SolRio proposes solar desal for old nuclear power site
SolRio, a US non-profit that supports solar-powered desalination, has proposed turning the decommissioned San Onofre Nuclear Generation Station, California, into a desalination plant.
The proposed project, called SunRiver, uses the existing seawater inlet and discharge pipes, and the high-voltage grid connection, at the site on the Southern California coast.
A preliminary project analysis by SolRio concluded that the project has the potential to produce 1.1 billion gallons a day of potable water. To power the facility, the combination of a solar plant covering 39 square miles, and 12 GWh of battery storage, is envisaged.
As yet, no formal application to proceed with such a project has been made.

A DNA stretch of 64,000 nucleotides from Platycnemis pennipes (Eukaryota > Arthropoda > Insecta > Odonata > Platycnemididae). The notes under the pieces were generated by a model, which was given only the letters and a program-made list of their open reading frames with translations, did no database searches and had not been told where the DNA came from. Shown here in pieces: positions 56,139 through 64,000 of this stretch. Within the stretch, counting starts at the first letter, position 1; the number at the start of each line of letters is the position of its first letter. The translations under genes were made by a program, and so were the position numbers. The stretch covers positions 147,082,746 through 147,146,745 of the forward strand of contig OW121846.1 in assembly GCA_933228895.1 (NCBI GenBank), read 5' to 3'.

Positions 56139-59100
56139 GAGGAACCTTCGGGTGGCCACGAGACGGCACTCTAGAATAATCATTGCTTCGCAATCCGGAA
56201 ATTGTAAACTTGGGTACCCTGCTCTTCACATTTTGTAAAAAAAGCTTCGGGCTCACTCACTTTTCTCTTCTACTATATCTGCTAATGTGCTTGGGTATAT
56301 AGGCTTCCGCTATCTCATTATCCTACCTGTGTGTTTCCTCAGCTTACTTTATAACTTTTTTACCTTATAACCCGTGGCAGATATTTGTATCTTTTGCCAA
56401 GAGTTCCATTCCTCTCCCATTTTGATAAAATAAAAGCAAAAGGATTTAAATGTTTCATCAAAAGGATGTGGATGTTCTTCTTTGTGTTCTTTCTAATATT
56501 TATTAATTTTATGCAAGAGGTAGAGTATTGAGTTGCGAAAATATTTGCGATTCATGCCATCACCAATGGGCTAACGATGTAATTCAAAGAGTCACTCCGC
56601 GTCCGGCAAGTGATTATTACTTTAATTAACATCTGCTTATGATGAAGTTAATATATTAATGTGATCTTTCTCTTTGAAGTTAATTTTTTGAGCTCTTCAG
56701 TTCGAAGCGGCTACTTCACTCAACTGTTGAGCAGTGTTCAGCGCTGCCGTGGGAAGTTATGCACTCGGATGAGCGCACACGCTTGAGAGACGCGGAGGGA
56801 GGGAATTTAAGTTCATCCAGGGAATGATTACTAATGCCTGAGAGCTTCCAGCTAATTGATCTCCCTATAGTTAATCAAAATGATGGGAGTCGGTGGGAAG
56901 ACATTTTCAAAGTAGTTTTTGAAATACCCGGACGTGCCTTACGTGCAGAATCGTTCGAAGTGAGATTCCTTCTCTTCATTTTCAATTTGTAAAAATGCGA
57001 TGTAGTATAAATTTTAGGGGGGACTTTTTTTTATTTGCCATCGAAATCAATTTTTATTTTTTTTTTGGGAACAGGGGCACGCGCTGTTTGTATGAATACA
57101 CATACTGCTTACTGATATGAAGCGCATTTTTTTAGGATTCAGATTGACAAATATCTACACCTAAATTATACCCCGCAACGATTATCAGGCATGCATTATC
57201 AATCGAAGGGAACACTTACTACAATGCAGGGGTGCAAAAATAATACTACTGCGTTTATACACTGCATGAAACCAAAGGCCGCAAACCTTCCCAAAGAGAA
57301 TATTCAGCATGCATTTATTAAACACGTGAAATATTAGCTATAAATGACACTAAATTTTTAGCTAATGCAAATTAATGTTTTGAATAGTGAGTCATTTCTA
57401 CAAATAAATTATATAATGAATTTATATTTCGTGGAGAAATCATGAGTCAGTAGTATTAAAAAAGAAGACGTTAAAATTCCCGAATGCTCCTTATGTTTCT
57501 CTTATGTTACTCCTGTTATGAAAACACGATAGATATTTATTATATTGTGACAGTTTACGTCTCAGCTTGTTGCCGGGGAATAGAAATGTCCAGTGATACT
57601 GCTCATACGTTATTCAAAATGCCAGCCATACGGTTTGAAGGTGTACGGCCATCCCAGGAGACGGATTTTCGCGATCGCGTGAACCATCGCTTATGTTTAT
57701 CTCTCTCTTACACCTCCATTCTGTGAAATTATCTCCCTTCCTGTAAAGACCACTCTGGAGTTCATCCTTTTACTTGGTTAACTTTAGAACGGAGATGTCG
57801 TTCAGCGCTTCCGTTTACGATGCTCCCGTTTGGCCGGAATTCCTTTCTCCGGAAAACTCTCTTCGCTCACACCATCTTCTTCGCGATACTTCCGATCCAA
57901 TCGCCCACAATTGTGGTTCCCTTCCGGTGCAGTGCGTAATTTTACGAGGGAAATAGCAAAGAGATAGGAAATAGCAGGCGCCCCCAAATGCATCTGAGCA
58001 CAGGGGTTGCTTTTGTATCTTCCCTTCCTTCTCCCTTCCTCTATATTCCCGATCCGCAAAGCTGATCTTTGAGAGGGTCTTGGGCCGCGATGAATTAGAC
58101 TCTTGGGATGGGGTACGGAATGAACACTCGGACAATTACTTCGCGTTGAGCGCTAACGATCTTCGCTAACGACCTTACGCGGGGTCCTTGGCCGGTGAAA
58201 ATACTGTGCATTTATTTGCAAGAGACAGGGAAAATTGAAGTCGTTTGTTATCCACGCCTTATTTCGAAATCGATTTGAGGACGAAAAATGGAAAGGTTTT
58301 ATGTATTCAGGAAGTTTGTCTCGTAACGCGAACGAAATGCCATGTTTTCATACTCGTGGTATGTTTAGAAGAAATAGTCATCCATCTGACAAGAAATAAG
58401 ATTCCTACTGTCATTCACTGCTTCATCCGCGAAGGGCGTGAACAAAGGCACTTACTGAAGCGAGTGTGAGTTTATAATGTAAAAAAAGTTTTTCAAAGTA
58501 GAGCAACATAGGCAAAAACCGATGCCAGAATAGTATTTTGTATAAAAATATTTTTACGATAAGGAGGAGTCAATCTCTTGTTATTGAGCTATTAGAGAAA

"This is an alternative plan to the California Water Fix and Eco Restore Project proposed by Governor Jerry Brown and the California Department of Water Resources. Where California Water Fix requires two large tunnels, and risks the ecological health of the Sacramento-San Joaquin Delta, SunRiver requires only one tunnel, and helps to preserve the vitality of the Colorado River," said SolRio in a statement.
The SunRiver proposal includes technology to address the environmental concerns that desalination raises around marine life mortality and brine discharge. Additionally, it proposes 35 miles of tunnel to deliver water to the Southern California Metropolitan Water District distribution point at Diamond Lake Valley.
The project is underpinned by the concept of "water swaps", whereby water produced by the plant can be "swapped", and used instead of draining water from the Colorado River.